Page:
Thank You Iain McGilchrist
Updated: Jan 22, 2021
Finally. Finally!! I've received an explanation.
You see, many things plague me about Wendell Berry.
Why don't others respond to him the same way I do? How can someone be so adept at both poetry and philosophy? Why do such air-tight arguments have so little societal power? How is it that he can be both left and right, politically? Why isn't my mind, after studying Berry for three decades, sculpted more iike his? I'm still mostly an admirer. Certainly a student. Never will I truly behold what he understands. Why not?
Finally, I have an explanation, thanks to one Iain McGilchrist, a former Oxford english professor who relatively late in life entered medicine and became a pyschiatrist. What he's most famous for, however, is authoring the book I just finished, The Master and His Emissary, which is one of those unified theory of everything books that I just love. I don't recommend you read it --- it's 460 pages of really small type and enough dependent clauses to make your brain hurt. Which it would anyhow, even without having to reread sentences three times, since it's a book about neuroscience, the mind, western civilization, art, philosophy and religion.
Good news for you though: you can get a quick synopsis of the book's thesis on YouTube here or, if you really want to go for it, you can watch a documentary for $4.99 here. Or just keep reading and I'll give you the ten cent version.
The book is divided in two parts. In Part One, McGilchrist patiently explains, using more than a thousand citations, why everything we've been taught about the brain's two hemispheres is wrong. The big mistake is thinking that one side does "this," and the other side does "that." Like that language is handled by the left side and visual thinking by the right. Apparently both sides are involved all human cognition. But the two sides, though dually involved, cognize VERY differently.
If these hemispheres were people, we'd notice that the left side is concrete, goal-oriented, focused, abstract and utterly convinced of its clarity and correctness on all things. It's Mr. Overconfident. Right side guy is observant, relational, curious, present-focused, comfortable with ambiguity and always contextual. The right side is the seat of empathy and metaphor, since the right side is where we make connections between our sense of self and the "other," between this and that.
The left side enables us to utilize the world -- to grasp it (both mentally and physically) so we can manipulate it to our ends. The left is the side that "knows," and that's because it only deals with what's man-made, that which can be manipulated and controlled. The right is the side that "believes." Since the world is infinitely complex, changeable and flowing from moment to moment, it can never be known the way, say, a machine or software program can be known.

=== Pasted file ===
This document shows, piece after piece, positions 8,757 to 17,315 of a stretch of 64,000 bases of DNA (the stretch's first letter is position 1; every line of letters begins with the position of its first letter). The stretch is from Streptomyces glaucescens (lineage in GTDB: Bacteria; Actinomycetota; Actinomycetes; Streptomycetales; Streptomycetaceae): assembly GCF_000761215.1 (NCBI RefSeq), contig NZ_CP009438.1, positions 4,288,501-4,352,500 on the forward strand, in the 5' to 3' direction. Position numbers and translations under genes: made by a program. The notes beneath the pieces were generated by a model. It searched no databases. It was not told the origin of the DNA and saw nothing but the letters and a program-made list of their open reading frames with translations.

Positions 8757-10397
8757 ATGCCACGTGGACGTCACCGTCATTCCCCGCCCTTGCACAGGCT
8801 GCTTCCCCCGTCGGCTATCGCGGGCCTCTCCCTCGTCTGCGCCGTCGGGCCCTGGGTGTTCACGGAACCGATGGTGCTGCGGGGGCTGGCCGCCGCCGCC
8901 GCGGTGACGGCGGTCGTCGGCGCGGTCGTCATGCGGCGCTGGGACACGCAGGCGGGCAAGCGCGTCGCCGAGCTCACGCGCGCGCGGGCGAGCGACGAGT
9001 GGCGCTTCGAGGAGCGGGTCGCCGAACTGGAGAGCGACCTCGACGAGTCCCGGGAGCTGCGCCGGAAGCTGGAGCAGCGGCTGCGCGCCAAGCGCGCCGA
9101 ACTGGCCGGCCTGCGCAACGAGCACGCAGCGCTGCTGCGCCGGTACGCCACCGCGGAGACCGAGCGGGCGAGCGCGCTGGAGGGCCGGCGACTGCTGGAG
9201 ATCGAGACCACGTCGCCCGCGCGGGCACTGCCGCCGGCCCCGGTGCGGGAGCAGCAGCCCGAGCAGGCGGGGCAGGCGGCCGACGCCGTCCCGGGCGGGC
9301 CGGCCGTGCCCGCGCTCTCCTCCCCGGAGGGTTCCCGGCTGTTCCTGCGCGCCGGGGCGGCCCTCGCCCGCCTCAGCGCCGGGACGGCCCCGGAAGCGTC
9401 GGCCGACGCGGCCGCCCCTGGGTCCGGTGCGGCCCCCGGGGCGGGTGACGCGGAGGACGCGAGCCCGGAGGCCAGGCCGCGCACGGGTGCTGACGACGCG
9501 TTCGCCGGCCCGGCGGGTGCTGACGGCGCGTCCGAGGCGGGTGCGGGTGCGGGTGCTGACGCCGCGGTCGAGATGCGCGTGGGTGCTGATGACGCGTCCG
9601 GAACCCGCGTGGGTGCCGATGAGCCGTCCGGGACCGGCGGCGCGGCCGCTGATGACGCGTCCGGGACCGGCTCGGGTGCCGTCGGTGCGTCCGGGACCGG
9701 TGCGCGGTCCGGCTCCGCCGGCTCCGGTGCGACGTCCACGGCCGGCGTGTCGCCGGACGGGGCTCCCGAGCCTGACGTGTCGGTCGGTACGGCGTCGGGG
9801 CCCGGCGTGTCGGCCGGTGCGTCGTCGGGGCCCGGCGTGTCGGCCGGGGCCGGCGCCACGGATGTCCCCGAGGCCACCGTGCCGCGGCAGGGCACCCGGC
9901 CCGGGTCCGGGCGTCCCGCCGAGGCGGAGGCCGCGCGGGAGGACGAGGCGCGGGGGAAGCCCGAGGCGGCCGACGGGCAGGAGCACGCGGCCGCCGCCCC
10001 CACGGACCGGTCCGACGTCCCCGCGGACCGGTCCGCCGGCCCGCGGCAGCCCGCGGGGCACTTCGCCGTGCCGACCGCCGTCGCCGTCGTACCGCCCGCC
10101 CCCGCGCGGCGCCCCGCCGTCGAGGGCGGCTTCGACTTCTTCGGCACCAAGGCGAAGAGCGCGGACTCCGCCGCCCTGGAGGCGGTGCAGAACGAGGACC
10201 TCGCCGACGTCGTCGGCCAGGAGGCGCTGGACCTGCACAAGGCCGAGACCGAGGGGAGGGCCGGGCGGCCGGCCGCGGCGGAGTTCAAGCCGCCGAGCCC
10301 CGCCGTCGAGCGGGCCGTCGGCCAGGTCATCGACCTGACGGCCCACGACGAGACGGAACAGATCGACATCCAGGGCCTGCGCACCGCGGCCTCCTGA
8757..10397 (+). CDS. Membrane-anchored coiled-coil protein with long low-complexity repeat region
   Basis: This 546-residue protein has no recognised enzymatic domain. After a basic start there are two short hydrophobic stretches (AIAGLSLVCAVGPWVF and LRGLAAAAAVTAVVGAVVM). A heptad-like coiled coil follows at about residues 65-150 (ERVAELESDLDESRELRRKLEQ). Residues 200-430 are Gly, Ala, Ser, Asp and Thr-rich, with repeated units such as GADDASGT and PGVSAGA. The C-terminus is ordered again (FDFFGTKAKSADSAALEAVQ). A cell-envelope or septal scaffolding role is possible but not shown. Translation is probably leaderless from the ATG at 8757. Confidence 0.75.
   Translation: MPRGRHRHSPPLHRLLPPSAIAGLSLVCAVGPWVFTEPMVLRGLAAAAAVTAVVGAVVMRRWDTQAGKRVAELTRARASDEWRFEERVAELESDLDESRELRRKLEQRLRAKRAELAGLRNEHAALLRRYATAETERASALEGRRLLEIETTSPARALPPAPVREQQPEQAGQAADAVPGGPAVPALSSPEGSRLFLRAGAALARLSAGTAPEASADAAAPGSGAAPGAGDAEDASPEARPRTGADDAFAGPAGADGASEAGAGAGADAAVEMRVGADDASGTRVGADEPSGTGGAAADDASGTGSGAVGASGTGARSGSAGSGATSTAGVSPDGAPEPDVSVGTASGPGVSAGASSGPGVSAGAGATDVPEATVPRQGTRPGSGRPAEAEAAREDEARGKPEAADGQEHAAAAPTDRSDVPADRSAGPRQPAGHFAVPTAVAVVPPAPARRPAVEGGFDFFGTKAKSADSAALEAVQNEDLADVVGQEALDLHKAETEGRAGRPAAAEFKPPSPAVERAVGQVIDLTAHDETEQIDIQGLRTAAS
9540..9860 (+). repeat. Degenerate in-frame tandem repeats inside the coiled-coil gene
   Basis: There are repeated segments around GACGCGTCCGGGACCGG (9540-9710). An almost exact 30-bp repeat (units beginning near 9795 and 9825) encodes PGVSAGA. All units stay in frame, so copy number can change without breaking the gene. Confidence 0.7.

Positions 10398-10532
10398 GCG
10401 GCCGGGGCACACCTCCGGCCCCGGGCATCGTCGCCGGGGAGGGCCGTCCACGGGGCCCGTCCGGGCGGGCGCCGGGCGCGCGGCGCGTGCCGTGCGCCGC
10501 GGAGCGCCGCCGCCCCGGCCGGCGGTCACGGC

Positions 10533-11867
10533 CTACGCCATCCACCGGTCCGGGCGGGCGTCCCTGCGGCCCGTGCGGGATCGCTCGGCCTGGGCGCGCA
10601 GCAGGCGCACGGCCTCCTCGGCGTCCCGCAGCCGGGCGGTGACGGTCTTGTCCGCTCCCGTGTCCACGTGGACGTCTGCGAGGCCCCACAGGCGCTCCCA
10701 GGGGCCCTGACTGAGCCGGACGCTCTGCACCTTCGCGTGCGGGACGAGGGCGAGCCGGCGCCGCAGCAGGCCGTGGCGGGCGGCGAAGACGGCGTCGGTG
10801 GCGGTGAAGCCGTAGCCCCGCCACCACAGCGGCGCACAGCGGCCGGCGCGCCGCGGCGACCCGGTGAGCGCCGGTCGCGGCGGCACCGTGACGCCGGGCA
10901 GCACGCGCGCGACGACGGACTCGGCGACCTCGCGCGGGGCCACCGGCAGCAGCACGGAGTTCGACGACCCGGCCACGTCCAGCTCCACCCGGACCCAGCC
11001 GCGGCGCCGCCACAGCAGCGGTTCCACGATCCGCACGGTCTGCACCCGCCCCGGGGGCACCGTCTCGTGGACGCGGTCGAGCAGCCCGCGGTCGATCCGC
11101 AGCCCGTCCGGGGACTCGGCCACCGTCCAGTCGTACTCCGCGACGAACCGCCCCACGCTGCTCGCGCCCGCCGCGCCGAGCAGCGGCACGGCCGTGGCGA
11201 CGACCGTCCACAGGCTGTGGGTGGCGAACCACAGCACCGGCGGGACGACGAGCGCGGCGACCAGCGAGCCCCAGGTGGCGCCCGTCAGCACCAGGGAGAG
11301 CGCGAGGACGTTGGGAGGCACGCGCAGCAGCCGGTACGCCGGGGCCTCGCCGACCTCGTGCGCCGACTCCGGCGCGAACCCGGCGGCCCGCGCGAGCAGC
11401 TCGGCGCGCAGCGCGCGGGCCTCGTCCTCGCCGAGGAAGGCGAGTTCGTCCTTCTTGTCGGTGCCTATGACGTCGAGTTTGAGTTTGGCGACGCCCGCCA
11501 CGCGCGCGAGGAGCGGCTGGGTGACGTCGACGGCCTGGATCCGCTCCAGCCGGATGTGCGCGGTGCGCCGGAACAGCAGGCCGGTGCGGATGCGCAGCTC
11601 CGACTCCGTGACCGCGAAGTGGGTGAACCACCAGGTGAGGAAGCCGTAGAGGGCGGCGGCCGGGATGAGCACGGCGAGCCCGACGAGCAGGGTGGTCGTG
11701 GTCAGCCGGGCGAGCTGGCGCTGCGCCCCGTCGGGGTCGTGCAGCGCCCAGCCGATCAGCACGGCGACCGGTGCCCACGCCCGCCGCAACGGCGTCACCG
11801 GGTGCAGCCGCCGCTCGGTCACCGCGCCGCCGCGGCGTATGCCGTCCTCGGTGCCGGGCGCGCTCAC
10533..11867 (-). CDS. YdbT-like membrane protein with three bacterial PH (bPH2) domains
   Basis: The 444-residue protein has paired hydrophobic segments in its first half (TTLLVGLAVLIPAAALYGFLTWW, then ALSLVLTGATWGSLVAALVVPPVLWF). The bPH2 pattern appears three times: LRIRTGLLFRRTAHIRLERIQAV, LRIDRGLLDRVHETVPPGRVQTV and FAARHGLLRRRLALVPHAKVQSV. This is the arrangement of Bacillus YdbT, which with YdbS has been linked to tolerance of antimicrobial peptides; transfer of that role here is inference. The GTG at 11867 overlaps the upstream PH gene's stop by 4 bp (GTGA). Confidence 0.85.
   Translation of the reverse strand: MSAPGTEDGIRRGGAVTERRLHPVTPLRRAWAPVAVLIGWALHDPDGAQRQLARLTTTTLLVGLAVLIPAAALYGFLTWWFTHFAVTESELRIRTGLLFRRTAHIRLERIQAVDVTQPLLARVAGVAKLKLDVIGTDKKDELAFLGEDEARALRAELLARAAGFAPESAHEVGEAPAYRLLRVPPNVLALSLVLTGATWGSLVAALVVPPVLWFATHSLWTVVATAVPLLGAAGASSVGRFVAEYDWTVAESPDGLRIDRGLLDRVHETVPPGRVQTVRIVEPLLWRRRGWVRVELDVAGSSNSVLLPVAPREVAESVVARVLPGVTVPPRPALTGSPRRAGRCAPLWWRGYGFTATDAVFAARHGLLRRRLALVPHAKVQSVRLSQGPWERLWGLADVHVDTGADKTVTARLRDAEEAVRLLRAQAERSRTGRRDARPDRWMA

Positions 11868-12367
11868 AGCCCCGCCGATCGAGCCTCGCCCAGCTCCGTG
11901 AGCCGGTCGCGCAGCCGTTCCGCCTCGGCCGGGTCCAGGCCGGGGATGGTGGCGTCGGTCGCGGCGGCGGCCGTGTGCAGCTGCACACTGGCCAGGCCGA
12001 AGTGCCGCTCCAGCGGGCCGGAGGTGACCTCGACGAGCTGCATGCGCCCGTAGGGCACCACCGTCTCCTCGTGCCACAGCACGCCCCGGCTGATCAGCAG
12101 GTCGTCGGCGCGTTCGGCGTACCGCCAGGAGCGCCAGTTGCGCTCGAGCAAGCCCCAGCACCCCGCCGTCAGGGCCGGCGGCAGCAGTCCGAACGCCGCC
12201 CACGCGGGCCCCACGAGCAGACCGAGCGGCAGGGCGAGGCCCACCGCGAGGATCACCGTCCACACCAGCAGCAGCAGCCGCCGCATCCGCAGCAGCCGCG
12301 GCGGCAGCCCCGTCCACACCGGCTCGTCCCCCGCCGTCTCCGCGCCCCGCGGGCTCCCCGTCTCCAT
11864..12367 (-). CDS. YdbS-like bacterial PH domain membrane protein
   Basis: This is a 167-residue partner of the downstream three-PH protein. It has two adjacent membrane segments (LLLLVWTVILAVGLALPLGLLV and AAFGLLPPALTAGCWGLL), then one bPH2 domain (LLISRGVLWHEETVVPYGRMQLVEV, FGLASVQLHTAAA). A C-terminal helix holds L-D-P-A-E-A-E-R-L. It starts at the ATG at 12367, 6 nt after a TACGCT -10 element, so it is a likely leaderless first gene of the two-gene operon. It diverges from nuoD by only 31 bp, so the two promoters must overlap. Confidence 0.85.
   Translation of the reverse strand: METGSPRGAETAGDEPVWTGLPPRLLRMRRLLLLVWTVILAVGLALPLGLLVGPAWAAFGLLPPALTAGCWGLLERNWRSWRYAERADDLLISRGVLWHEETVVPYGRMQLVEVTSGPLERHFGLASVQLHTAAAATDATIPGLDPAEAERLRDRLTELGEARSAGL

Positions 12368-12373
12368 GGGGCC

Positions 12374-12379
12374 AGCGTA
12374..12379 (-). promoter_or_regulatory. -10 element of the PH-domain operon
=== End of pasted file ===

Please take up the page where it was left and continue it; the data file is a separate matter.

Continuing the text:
So it's not "what" the hemispheres do that matters. It's "how" they operate. I've watched a few McGilchrist talks and he starts every one by asking the same fascinating question: why is the brain, the organ of connection, not just in humans but in all animals, so definitively divided? It's because, he goes on to explain, all organisms need both the highly focal attention that allows, like in the case of a bird, picking out the seed from the surrounding pebbles, and the sustaining attention of panoramic vigilence, so to be ever aware of one's surroundings with its threats and opportunities. (I've had a lot of time to study the birds outside the windows of my home office this year, by the way, and I can attest they do behave just this way. Apparently they do their pecking with one eye and their scouting with the other, simulataneously).
The second part of the book elaborate's McGilchrist's thesis that we are living in a left-hemisphere dominated world, and that we're suffering for it. (He reports that our current culture exhibits the exact same qualities of societal behavior that are repeatedly documented in the reported consciousnesses of individuals suffering from schizophrenia). Walking through the eras of western civilization, starting with the ancient Greeks and moving through the Renaissance, Reformation, Enlightenment, Romantic, Modern and Post Modern eras, he argues, based on the art, poetry and philosophy of each epoch, that our brains are responsible for making those eras what they were. Some were left brain dominated like the Enlightenment. Some were right brain dominated like the Romantic. The Renaissance was balanced. The evidence that he cites throughout is impressive, if not a little esoteric, but the book is a tour de force in its diagnosis of artistic and philosophical trends and tendencies throughout the long course of western civilization.